Finding Value In IoT Data

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One day soon, we will wake up and wonder how we ever survived in a world of “dumb” disconnected things. Our homes, including our pantries, closets, and shoe racks, and our offices, factories, and vehicles will be full of connected devices.

The World Economic Forum estimates that the number of connected devices will grow at a compound annual growth rate (CAGR) of 21.6% over the next four years from 22.9 billion in 2016 to a headline-grabbing 50.1 billion by 2020 – equivalent to almost five connected devices for every person on the planet.

By 2020, there will be an estimated 5 connected devices to every 1 person on the planet.

But that will be just the beginning. Welcome to the Internet of Things (IoT).

Underpinning the growth of IoT are tumbling prices for the sensors that turn “dumb” things into “smart” devices and capture data from the environment around them, and the vast data-centric and mostly wireless networks that connect these devices to each other and to the broader Internet.

As the sensors grow ever cheaper, and the network grows ever larger, the more data we as individuals, professionals, companies, and governments can collect and analyze to make ever more intelligent decisions.

Just like other commoditizing electronic components, fierce competition, and Moore’s Law has driven down prices, especially for accelerometers and gyroscope sensors typically used in smartphones and other mobile devices.

As a result, manufacturers can add sensor and communications modules to almost any product for a few dollars, bringing the day when everything (valued at $10 or more is) I0T-ready a big step closer.

“Our perspective is that cost of both the sensors and devices is approaching free and the size is approaching invisible,” said James Bailey, managing director of the mobility practice at Accenture, last year. “Literally everything will have IoT technology at some point.”

At the same time, the cost of embedded processors, networking and cloud-based computing – other key components in the IoT world – have all fallen.

The opportunity for transformation

IoT, particularly the Internet of Industrial Internet of Things (IoIT), is about hyperconnectivity and sensor-generated data – huge amounts of it. But the real value lies in what you can do with that data – in the outcomes it enables, rather than the collection, transmission, or storage of that data.

“We need more data-driven decision making,” said Tanja Rückert, executive vice president of Digital Assets and IoT at SAP,  during the SAP Executive Summit on the Internet of Things that took place earlier this month.

Her views were echoed by Nils Herzberg, senior vice president and global co-lead of IoT Go to Market, who stressed that “data is the fuel of the 21st century.”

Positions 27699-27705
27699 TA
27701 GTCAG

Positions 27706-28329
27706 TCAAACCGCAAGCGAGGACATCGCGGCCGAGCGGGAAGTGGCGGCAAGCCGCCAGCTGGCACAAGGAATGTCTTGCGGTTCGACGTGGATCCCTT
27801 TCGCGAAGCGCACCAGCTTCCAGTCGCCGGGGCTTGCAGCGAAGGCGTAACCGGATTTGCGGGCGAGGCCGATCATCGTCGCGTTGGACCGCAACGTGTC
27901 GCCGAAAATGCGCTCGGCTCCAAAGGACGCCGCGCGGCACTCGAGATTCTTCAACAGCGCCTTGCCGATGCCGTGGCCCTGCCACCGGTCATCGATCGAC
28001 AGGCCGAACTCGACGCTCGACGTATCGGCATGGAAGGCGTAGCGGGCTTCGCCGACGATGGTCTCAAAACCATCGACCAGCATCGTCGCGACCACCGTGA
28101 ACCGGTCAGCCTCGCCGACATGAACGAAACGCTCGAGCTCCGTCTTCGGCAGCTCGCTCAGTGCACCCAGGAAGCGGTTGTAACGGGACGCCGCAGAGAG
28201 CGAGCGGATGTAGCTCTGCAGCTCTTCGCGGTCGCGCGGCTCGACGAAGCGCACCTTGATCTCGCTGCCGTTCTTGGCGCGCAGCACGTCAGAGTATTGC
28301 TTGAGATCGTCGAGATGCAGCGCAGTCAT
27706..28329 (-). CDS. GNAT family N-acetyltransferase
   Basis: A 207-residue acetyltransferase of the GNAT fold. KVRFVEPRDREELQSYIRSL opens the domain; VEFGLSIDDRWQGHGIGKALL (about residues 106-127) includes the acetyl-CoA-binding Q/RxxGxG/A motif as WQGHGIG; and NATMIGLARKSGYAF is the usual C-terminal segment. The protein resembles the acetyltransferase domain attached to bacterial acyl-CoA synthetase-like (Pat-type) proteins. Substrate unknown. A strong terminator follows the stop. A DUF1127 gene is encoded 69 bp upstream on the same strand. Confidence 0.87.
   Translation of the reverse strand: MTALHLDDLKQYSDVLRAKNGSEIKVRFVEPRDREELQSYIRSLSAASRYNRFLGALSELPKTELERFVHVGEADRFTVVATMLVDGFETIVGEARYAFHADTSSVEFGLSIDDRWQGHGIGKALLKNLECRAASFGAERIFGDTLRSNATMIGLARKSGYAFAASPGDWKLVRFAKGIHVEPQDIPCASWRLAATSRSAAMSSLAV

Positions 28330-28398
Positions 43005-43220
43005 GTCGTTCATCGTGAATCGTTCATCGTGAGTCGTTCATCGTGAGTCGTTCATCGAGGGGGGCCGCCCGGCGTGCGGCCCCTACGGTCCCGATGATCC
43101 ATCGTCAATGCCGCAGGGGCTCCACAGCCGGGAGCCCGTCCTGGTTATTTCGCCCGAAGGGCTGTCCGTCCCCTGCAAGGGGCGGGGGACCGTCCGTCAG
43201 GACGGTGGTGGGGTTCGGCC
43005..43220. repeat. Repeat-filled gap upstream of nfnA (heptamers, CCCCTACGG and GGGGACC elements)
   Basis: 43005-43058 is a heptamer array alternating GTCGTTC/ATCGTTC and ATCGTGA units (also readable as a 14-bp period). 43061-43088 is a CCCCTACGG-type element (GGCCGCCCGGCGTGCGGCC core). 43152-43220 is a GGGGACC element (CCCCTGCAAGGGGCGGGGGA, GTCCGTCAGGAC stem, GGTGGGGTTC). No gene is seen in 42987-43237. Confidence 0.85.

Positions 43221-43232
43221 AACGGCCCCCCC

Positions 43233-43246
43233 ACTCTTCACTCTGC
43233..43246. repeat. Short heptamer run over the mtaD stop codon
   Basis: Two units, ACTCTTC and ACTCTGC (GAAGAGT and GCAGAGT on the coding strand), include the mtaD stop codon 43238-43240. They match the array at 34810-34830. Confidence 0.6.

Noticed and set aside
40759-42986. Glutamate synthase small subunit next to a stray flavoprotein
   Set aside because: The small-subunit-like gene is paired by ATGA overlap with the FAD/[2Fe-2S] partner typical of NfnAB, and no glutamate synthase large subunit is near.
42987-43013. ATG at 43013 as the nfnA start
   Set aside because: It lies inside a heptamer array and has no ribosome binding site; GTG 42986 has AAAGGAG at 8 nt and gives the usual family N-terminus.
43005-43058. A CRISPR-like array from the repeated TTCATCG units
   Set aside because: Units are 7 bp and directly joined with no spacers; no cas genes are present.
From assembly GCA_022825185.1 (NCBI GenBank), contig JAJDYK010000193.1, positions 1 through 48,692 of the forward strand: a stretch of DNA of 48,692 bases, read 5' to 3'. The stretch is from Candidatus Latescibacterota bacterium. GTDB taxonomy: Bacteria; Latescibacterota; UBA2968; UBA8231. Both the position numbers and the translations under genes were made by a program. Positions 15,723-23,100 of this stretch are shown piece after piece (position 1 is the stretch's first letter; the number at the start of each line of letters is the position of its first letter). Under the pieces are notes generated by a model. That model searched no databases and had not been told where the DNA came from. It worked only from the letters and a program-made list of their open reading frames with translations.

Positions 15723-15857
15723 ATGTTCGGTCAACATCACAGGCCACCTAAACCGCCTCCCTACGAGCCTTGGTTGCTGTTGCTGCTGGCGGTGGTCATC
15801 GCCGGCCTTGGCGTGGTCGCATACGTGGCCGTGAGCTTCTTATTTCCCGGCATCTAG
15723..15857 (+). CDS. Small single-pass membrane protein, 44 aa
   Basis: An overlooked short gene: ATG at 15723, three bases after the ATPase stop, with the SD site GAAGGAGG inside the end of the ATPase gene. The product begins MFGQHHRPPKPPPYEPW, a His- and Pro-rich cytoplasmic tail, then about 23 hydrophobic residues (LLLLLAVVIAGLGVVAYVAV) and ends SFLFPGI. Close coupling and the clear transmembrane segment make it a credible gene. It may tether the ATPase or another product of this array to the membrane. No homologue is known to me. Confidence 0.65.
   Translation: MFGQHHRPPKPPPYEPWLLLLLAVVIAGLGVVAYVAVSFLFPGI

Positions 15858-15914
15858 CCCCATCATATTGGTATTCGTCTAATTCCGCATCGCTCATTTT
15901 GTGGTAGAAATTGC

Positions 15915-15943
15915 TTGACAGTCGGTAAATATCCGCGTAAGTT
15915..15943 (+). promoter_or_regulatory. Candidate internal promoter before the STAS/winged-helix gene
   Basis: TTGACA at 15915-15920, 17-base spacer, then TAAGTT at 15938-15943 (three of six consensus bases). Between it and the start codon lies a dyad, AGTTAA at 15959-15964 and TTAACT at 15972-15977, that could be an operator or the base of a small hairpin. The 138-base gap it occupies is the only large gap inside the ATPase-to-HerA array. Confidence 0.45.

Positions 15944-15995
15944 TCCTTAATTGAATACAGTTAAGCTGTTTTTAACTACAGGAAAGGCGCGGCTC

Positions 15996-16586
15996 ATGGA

Nevertheless, a recent study found that while 81 percent of business executives believe that successful adoption of industrial IoT is critical to their company’s future success, only 25 percent have a clear industrial IoT strategy.

A challenge and a huge opportunity remains for those enterprise software and services companies that have the technology and tools available to help people and businesses make sense of, analyze, and harness the tsunami of data that we are about to be engulfed by.

Here’s the real business potential to add value through IoT: Companies in almost every industry will transform into digital businesses which means oversight must be powered by real-time data – fed in large part by sensors.

As Herzberg, says, the beauty of sensors that they bring real-time data to applications: “Customers run applications for business critical processes, which could run better with real-time awareness.”

Big Data analytics and machine learning will deliver personal and business insights and will enable us to make immediate decisions based on that data – rather than relying as we have in the past, on guesswork or out-of-date forecasts. “When sensors provide real-time information, customers can make better decisions, rather than using guess work,” says Herzberg.

IoT data is already helping companies track goods on their way through the supply chain and immediately alert managers in case of theft or damage, reducing waiting times in busy ports, playing a key roll in jet engine and tractor predictive maintenance, helping farmers optimize crop yields, and improving safety across a number of public and private enterprises.

The market

So how big is the market opportunity? Cisco, the networking equipment group, predicts the global Internet of Things market will be $14.4 trillion by 2022, with the majority invested in improving customer experiences.

Cisco suggested that additional areas of investment would include reducing the time-to-market ($3T), improving supply chain and logistics ($2.7T) and cost reduction strategies ($2.5T) and increasing employee productivity ($2.5T).

But the implications of IoT and the Big Data analytics that it feeds will go far beyond traditional business models and have a profound impact on both enterprises and individuals. When combined with machine learning and cognitive computing, the insights derived from IoT data will enable us as individuals and businesses users to deploy intelligent agents empowered to make autonomous decisions and negotiate with other agents on our behalf.

This is not about machines replacing humans. Rather, intelligent apps augment humans’ ability to run the business. Predicted businesses will deploy intelligent agents across multiple areas to help all employees, from sales to suppliers to shop floor.

Things to outcomes